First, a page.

As the pandemic drags on and countries try to grapple with how to achieve some semblance of normalcy in the fact of restrictions, they seem to have arrived at three general recommendations to help slow the spread of the virus. Wash hands with soap and water or use sanitizers, wear masks, and keep one’s distance from other people. While those seem straightforward enough, there are a lot of uncertainties within them. For example, when it comes to masks, while there has emerged a broad scientific consensus that wearing them is a good thing, what types of masks are better and are they meant to prevent the wearer from spreading infections to others or from getting infected by others or both?
The question of what distance is appropriate is even more complicated and this article goes into some of the complicating factors that have emerged from recent studies.
Since early January, the World Health Organization has been calling for separation of at least one meter (a little more than 3 feet). The Centers for Disease Control and Prevention, meanwhile, has been recommending nearly twice that distance — 6 feet or more.
And it turns out that questions about distancing don’t end at 6 feet. In the past few months, environmental scientists, physicists, engineers, epidemiologists, and others have become increasingly vocal with concerns that the virus might be transmitted through smaller droplets that can reach as far as 26 feet on violent exhalations like coughs and sneezes. The droplets can slow down, dry out, and hang in the air for hours. (No matter what distance they support, pretty much everyone weighing in on distance recommends that people wear face masks when out in public and close to others who might be potentially infected with SARS-CoV-2.)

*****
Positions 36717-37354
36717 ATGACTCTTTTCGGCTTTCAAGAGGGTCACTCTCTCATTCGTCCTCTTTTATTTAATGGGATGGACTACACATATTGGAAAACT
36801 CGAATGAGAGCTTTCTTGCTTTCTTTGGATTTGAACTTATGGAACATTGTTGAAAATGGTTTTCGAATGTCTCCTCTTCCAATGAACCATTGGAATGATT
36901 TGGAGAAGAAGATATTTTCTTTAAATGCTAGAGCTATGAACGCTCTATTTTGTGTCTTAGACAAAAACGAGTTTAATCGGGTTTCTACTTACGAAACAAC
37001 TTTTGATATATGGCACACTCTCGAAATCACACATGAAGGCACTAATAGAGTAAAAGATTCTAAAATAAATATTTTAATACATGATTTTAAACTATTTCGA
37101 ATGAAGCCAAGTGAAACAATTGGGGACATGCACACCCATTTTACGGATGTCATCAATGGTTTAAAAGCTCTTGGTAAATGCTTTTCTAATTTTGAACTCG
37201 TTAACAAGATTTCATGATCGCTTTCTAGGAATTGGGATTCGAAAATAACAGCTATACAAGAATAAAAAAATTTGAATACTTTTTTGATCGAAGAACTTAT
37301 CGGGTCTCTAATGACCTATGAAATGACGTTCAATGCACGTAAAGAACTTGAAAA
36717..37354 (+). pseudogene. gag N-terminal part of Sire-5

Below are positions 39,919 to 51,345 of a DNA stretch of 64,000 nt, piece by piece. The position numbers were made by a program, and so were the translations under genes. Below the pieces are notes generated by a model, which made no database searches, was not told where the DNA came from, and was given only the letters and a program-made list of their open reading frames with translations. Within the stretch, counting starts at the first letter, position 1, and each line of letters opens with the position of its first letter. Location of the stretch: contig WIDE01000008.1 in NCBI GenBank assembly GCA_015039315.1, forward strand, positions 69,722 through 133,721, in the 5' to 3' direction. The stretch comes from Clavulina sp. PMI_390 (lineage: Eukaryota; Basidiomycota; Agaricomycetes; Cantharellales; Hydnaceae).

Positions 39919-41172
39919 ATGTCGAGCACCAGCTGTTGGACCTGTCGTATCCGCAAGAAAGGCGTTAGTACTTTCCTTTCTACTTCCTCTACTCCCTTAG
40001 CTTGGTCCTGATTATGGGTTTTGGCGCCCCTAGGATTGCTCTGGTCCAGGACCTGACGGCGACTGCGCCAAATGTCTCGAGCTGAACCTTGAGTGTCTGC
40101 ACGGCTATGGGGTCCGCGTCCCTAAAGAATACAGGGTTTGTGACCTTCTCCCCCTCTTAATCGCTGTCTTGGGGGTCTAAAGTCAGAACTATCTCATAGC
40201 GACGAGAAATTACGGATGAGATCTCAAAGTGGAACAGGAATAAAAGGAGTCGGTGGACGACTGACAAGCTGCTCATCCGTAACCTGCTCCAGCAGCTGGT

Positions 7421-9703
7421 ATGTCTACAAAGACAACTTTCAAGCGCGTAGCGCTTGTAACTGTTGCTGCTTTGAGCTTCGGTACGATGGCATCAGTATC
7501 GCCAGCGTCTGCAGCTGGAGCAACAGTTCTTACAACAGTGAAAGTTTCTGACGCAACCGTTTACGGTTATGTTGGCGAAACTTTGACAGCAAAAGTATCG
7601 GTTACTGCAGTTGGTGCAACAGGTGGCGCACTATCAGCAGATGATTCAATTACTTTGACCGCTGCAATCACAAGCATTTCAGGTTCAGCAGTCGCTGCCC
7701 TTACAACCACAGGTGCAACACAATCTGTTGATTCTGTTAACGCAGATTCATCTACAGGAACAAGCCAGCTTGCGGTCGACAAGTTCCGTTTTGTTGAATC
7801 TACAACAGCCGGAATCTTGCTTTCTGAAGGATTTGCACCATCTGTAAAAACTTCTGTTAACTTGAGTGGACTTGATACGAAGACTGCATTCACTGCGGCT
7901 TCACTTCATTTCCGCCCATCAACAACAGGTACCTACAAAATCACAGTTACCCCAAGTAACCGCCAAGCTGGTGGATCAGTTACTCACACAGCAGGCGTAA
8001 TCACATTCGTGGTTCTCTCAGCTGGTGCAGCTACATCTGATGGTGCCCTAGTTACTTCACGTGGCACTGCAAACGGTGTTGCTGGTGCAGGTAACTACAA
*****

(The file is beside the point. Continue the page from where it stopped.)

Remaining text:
In the 1930s, American scientist William F. Wells wrote that pathogens could ride out on people’s breath in two forms. The larger form, today often called “droplets,” are subject to gravity. They fall to the ground within a few feet. The tinier aerosols can float in the air, riding air currents. (There’s some debate within the scientific community over the vocabulary of particles in the air, but we’ll use droplets and aerosols here.)
So if large droplets are a distinct category from small aerosols, and if a bacterium or a virus spreads mostly on the large droplets, and if the large droplets fall from the air within just a few feet, then it makes sense to keep just a few feet apart from other people, with about 3 feet versus 6 feet being a key question.
Distance should be looked at in combination with other factors, not in isolation, said Bourouiba. Air changes, occupancy, length of exposure, indoor vs. outdoor, whether it’s a health care setting with infected patients or not, all are important. “An indoor space usage for an extended amount of time with poor ventilation, even sitting more than 6 feet apart would not be sufficient,” she said. “If you are in a big park with air flow and winds and everybody wearing a mask, then 6 feet could be OK.”
It is hard for people to know what exactly they should do. But certain principles hold good, even if the precise quantified requirements are in flux. Minimizing indoor contact, wearing masks, keeping as far away from others as is feasible, and washing hands and sanitizing seem like reasonable practices to follow.